"...boldness of enterprise is the foremost cause of (America's) progress, its strength, and its greatness."
With that succinct statement a young French aristocrat, Alexis de Tocqueville, expressed his perceptive analysis of the United States, following a nine-month tour of the young republic beginning in May of 1831. His remarkable two-volume study, Democracy in America, presented an insight that has withstood the test of time to the extent of being described by many scholars as the finest treatise of its kind in the past century and a half. As one of a few companies spanning that period of time, Cooper Industries represents an intriguing mirror for Tocqueville's long-range observations. Boldness of enterprise has indeed been reflected by the efforts of individual entrepreneurs whose companies have come together as Cooper Industries, and many of their names continue to identify successful company products. Among those men were Charles and Elias Cooper, Robert W. Gardner, Huntington B. Crouse, Jesse L. Hinds, Carl E. Weller, Charles W. Kirsch, E.T. Lufkin, William T. Nicholson, and Jacob Wiss.
"They (men living in democracies) are therefore all led to engage in commerce, not only for the sake of the profit it holds out to them, but for the love of the constant excitement occasioned by that pursuit," wrote Tocqueville. Were profit the only motive, most of the men who have guided Cooper Industries through the fluctuating business cycles of 150 years would have given up in the depths of economic disasters created by depressions and market shifts. Cooper's growth by no means has been a steady uphill climb; but no reviewer could criticize its history as lacking excitement.
Tocqueville contrasted the American "notion of labor" with that of Europeans, writing that, in the United States, "not only is labor not dishonorable among such a people, but it is held in honor; the prejudice is not against it, but in its favor." The history of Cooper Industries is sprinkled liberally with instances of employees rising from beginning "shop floor" jobs to high management positions. Respect for all positions and opportunities for advancement have remained key elements of company philosophy since Cooper was founded in 1833 in Mount Vernon, Ohio, on the edge of a huge, undeveloped frontier.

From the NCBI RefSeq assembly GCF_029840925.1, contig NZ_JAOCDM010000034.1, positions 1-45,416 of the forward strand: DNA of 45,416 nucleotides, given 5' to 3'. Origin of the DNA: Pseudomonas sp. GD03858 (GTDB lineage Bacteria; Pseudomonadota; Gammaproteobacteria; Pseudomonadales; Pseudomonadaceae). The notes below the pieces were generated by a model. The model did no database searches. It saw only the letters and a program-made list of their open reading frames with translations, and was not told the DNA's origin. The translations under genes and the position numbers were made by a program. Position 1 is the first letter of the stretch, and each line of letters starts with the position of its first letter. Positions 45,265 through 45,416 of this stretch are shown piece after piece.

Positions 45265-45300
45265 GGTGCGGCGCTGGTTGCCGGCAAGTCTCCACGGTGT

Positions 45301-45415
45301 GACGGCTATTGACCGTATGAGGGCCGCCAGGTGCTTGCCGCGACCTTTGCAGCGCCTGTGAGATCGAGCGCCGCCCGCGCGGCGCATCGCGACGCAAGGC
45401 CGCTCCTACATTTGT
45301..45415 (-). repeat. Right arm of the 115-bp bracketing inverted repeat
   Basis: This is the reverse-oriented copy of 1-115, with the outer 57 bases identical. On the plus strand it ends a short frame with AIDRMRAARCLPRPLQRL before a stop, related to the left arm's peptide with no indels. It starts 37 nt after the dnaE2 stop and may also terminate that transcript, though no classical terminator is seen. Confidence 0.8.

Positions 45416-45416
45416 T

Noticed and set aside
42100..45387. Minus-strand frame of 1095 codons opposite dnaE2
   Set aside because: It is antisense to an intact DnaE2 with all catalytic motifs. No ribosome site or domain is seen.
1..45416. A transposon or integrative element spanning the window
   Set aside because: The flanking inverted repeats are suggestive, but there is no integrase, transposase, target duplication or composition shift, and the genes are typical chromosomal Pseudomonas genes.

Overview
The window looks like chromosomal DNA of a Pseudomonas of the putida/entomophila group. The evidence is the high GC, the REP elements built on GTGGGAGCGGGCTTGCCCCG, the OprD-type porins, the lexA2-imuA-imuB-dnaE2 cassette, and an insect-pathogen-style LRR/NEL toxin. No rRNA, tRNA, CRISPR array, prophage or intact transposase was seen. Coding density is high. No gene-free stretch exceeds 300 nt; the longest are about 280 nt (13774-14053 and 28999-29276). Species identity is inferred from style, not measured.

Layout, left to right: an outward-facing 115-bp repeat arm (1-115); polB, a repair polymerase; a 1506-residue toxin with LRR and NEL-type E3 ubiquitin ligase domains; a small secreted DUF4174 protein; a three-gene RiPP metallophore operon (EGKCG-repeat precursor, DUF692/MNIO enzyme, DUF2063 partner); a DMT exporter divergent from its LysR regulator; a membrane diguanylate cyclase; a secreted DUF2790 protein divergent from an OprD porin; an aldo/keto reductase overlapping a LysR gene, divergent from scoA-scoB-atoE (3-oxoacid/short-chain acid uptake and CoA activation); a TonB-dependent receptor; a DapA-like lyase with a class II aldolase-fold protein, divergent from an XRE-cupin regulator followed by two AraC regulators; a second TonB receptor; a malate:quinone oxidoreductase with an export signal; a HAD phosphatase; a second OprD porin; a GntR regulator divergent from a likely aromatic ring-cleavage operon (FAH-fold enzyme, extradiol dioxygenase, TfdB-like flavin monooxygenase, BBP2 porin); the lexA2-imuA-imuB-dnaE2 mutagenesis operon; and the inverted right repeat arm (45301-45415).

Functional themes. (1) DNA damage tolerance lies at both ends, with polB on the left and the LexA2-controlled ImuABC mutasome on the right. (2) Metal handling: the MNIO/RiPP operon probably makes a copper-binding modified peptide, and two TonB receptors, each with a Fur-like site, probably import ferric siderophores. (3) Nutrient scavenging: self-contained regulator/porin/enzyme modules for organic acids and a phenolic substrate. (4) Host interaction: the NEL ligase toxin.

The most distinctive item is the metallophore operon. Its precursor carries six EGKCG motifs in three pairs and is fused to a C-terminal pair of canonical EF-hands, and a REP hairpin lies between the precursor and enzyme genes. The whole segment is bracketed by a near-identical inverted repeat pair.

Save 20% ($13.56)
US and Canada only
Permission to reprint
Permission to photocopy or include in a course pack via Copyright Clearance Center
Throughout the first half of the nineteenth century, America was captivated by a muddled notion of “etymology.” New England Transcendentalism was only one outcropping of a nationwide movement in which schoolmasters across small-town America taught students the roots of words in ways that dramatized religious issues and sparked wordplay. Shaped by this ferment, our major romantic authors shared the sensibility that Friedrich Schlegel linked to punning and christened “romantic irony.”
The journals and memoirs of 19th century explorers and travelers in the American West often told of viewing buffalo massed together as far as the eye could see. This book appropriately covers the subject of the buffalo as extensively as that animal covered the plains. Other recent accounts of the buffalo have focused on two or three aspects, emphasizing its natural history, the hunters and the hunted in prehistoric time, the relationship between the buffalo and the American Indian.
During his more than 40 years of newspaper and magazine work, Harry Chrisman has been answering questions about the American West — both the standard and the oddball queries, such as "What is the most fantastic bear story you ever heard?" Chrisman first encountered many of these questions in his monthly column "Roundup Time," which appeared in The West, a national monthly magazine.